It’s certainly true that the Edsel was a more practical car than the Mirai is. But there is a close parallel in the decision to put the car into production, and the marketing of it. Ford knew that the U.S. economy was at the time in a slump, but ignored the clear signs that Americans were looking for economy in a car. But Ford went forward, despite all the red flags, in the belief that if they heavily advertised the car, they could get a lot of people to buy it car despite the economic reality. Of course, Ford was wrong. Toyota is ignoring even more clear-cut signs that the Mirai is a car which isn’t going to find a market. Just like Ford with the Edsel, they’re spending a lot of money to promote a car that virtually* nobody wants to buy. I also predict that the Mirai will parallel the Edsel in another respect: The Edsel was made in moderate numbers in the first year of production (63,110 U.S. sales), fewer the second (44,891 U.S. sales), and only a small number (2,846) were produced the third and final year. I hereby predict the second year of Mirai sales… Read more »

I predict the usual hydrogen shills here will soon make an appearance.

I am not sure that ‘trailblazing’ was the best choice to describe future owners.

It’s probably Marketing 101 to never associate the word “blazing” with hydrogen. The Hindenburg jokes write themselves.

Like everyone else, calling BS on this. undoubtedly pure rubbish or best case marketing sleight of hand.

Why anyone would buy one of these only shows you can find fools everywhere.
I bet they don’t sell 200 of them to not gov, orgs, to private people.
Anyone buying a car who’s fuel is $10-15/gal gas equivalent isn’t playing with a full deck.
Especially when it is such a boring noisy car that fuel is hard to find as many stations are broken or slow or will only fill it 50% full, the few there are.

electric-car-insider.com

New technologies, especially those that depend on the existence of a standardized infrastructure, establish dominance by securing market share faster than the alternatives.

In the US, there are now 500,000 EVs on the road. There will be nearly 1,500,000 by 2020.

By that time Toyota plans to have a few thousand Mirai on US streets, almost all of them in California, the majority in Los Angeles. A road trip for those cars will be constrained to a small network of some 50 H2 fuel stations, at best, stretching from San Diego to San Francisco.

Hydrogen refuling stations are rather tricky to site and get permitted and cost $2.5 million to $4 million each. They are also fairly expensive to operate (fuel trucks) and to maintain (12,500 PSI pumps, tanks and pipes).

EV chargers, especially the new wireless chargers, can be installed in any parking space for a few thousand dollars. Permitting is simple, because they are safer. No setback required. Operation and maintenance is easy and cheap.

Toyota’s senior engineers have said that hydrogen will not be competitive with ICEs until 2030.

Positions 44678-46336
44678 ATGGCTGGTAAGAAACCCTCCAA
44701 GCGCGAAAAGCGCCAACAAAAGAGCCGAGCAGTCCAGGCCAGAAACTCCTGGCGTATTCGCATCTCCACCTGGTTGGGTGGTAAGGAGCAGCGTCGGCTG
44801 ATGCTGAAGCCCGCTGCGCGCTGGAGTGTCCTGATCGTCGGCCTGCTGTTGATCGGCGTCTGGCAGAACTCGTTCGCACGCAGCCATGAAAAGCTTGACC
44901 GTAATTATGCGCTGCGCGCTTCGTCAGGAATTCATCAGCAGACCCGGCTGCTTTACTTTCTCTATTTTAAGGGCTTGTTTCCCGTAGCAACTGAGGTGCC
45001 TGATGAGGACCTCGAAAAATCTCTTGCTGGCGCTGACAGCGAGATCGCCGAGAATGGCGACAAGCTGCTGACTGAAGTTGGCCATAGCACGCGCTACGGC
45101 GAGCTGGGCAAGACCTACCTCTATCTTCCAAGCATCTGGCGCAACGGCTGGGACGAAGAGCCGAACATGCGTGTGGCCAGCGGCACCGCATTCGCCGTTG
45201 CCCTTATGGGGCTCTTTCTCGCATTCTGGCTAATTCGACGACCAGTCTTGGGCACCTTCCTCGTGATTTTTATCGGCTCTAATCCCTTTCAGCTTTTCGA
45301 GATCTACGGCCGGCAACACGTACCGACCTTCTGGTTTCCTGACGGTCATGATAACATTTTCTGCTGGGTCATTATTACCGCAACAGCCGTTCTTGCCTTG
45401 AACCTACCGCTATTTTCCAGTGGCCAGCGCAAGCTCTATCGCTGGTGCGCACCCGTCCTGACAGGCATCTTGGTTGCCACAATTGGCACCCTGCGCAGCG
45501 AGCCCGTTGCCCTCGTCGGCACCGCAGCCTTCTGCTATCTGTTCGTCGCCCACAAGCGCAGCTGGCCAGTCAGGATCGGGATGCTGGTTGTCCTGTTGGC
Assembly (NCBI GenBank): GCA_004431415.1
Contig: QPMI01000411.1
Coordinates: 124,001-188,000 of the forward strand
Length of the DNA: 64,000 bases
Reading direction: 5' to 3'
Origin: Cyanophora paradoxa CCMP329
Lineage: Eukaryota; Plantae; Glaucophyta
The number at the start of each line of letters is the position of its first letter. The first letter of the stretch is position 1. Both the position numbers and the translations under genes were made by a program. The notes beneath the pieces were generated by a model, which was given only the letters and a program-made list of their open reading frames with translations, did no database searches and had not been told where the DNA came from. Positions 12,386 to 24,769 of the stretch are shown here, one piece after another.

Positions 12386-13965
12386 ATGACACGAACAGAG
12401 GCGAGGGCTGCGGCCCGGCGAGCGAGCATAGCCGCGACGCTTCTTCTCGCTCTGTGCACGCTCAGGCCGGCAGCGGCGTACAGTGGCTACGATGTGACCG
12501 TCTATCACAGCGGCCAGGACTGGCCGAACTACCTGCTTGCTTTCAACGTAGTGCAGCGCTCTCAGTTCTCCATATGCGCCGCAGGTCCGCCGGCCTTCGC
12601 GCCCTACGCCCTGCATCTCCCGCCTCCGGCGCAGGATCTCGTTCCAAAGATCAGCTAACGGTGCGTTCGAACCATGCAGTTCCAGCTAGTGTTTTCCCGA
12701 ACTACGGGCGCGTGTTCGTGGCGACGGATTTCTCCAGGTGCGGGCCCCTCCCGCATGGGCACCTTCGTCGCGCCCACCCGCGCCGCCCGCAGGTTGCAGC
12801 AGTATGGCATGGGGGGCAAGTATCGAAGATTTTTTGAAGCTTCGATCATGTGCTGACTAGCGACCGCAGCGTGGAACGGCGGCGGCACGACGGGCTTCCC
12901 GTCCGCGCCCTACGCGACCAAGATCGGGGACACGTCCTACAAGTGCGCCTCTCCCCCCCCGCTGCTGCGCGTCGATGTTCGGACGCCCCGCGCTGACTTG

If you like 500:1 long shots, hydrogen is a very exciting roll of the dice.

The current plans in CA are for 100 fueling stations by 2020, in order to support a fleet of 18,500 cars. Fueling station growth is, for the most part, limited by car sales, and vice versa. It’s foolish to build out stations in advance of demand, as stations only get cheaper over time.

That doesn’t change the lead EVs have, it doesn’t change the fact that EV infrastructure is cheaper, and the fact that hydrogen vehicles are inherently less efficient.

The stations cost nearly 2 Million Dollars, vs. electric charge points.

They’re not going to get cheaper to handle hydrogen.

Are you implying that hydrogen fueling stations have a huge setback requirement? I’ve found the DOE setback requirements for hydrogen fueling stations on this interactive webpage. The setbacks are only 10 to 25 feet. Roll your cursor over the colored bars to see the various setback requirements. Also click on the “Show All Setback Areas” and “Go To Setback Details” buttons.

– Lot line – 10 foot setback.
– Public sidewalks and vehicles – 15 foot setback
– Wall openings – 20 foot setback
– Building (with combustible walls), air intake openings, and liquid hydrogen tank – 25 foot setback requirement

http://hydrogendoedev.nrel.gov/permitting/stations_layout.cfm

electric-car-insider.com

Excellent info, thank you for posting Sven.

Versus zero, yes I consider the 10-25 foot setback requirements to be a competitive disadvantage.

When you consider the convenience of home and work (and gym, etc etc) charging – soon to be wireless or automated; park and walk away – vs having to go to a dedicated fueling station 15-30 minutes or more out of your way, that’s a pretty big competitive advantage for EV charging.

Once mainstream cost EVs have 200 miles range, any purported advantage of H2 vehicle (range, refuel time) is going to be so minimal, its really hard to see how they recover from that and compete.